Peace.

 

(Oh, and as far as that S-1 switch goes -- I'll have to hear it before passing judgment...)

spreadluv

 

Fanboy? Why, yes! Nordstrand Pickups and Guitars.

Messiaen knew how to parlay the funk.

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An engineer friend of mine once said he was working on a patent for a piece of outboard gear called the "De-Suckifier." If your band is having a really bad night, the De-Suckifier attenuates the amount of "suck" in your sound. It just has one big knob on it, marked "Suck Threshold." Kinda like a feedback eliminator.

"I had to have something, and it wasn't there. I couldn't go down the street and buy it, so I built it."

 

Les Paul

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I hope that Rainey story is true. It's too good to be false! Hilarious.

 

I've got series/parallel switching on my Jazz bass; this was a mod, using Ultra Jazz pickups through push/pull pots. It's pretty cool. But frankly, I wouldn't describe it as a P/J switch. I think I can do a pretty good job of getting the P sounds I want out of this bass, but I do this mainly by changing where & how I pluck the strings, rolling off the bridge pickup a bit, & some very mild EQ at the amp. However, I tend to use series all the time, both for tight, poppy J sounds AND for big fat P sounds.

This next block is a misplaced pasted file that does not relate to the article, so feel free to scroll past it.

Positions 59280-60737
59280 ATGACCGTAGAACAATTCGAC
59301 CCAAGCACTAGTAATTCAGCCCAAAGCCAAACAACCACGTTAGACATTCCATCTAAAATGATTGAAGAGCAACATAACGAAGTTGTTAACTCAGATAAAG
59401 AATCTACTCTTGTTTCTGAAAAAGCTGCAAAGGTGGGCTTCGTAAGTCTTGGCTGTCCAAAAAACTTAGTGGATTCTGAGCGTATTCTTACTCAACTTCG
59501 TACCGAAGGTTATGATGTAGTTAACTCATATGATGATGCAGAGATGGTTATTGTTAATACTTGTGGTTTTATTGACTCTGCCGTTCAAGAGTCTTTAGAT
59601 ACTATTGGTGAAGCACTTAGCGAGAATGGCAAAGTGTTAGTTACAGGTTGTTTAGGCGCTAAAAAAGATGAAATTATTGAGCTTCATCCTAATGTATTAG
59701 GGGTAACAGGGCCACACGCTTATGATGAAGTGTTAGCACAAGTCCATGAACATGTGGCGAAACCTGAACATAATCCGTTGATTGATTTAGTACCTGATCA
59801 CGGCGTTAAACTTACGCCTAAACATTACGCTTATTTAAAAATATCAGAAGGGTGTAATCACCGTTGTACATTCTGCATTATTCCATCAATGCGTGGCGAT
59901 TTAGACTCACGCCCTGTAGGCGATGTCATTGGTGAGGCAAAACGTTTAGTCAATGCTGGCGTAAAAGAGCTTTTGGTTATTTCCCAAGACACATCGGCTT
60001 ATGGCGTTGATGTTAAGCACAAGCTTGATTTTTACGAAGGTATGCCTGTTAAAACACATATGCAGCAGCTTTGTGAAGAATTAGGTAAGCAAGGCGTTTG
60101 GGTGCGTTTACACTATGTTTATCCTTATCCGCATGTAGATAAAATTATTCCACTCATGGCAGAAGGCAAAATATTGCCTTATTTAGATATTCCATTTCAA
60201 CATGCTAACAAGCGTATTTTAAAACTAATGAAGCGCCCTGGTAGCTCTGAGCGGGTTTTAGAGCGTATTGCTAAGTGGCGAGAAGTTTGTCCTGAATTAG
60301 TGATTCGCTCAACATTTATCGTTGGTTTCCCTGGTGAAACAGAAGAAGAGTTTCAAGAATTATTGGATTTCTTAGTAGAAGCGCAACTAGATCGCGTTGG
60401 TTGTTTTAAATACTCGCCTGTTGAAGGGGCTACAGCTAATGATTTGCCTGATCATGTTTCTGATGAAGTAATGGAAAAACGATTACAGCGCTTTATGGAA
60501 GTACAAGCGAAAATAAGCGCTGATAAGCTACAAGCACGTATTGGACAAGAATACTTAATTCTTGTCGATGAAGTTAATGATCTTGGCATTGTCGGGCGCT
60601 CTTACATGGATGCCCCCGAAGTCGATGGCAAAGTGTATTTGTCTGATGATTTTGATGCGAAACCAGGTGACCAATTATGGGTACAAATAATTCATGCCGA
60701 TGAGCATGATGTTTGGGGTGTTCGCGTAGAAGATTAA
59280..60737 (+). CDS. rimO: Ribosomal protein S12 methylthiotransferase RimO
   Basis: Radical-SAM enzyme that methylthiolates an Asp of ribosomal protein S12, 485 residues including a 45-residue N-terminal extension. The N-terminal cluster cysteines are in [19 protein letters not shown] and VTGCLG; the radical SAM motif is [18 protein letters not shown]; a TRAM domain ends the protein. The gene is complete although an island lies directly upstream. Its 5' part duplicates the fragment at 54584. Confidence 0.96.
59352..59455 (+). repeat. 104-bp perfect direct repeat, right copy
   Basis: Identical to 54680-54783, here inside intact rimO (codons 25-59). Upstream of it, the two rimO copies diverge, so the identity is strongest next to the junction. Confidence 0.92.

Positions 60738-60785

The parallel is fine; it sounds more "single coil" to me, i.e. a bit thinner. That's fine, but even when I want a jazzy sound, I still like having that slightly thicker sound.

 

I guess the upshot is that, as Jeremy & others have said, the versatility is in the player.

 

Especially if he has an active midrange triple notch knob!

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I've heard a similar story about Lee Sklar...he had a "producer switch" which was a switch that was connected to a small blue LED on the front of his bass and nothing else. He'd flip it on, play a couple notes, and the producer would say "That's it! So much better!"

 

:D

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Originally posted by jeremyc:

I just looked up the s-1 switch.

 

It made its debut at the summer NAMM show. The switch when in a Jazz bass switches from parallel to series and when in a Precision bass switches from series to parallel........

 

As to whether you will get a P sound from a J or vice versa, Yeah Right.

:D:D:D

 

Although I didn't get a chance to play or hear it at Summer Session, a couple of friends heard it during a demonstration. Neither was too impressed with the supposed tonal mimicking, but both said it added a noticeable and useable E.Q. change to both the P and the J. It's second hand info, but from two players I respect and trust.

Later..................
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Originally posted by BenLoy:

I've heard a similar story about Lee Sklar...he had a "producer switch" which was a switch that was connected to a small blue LED on the front of his bass and nothing else. He'd flip it on, play a couple notes, and the producer would say "That's it! So much better!"

 

:D

wasn't that in a recent bass player?

 

robb.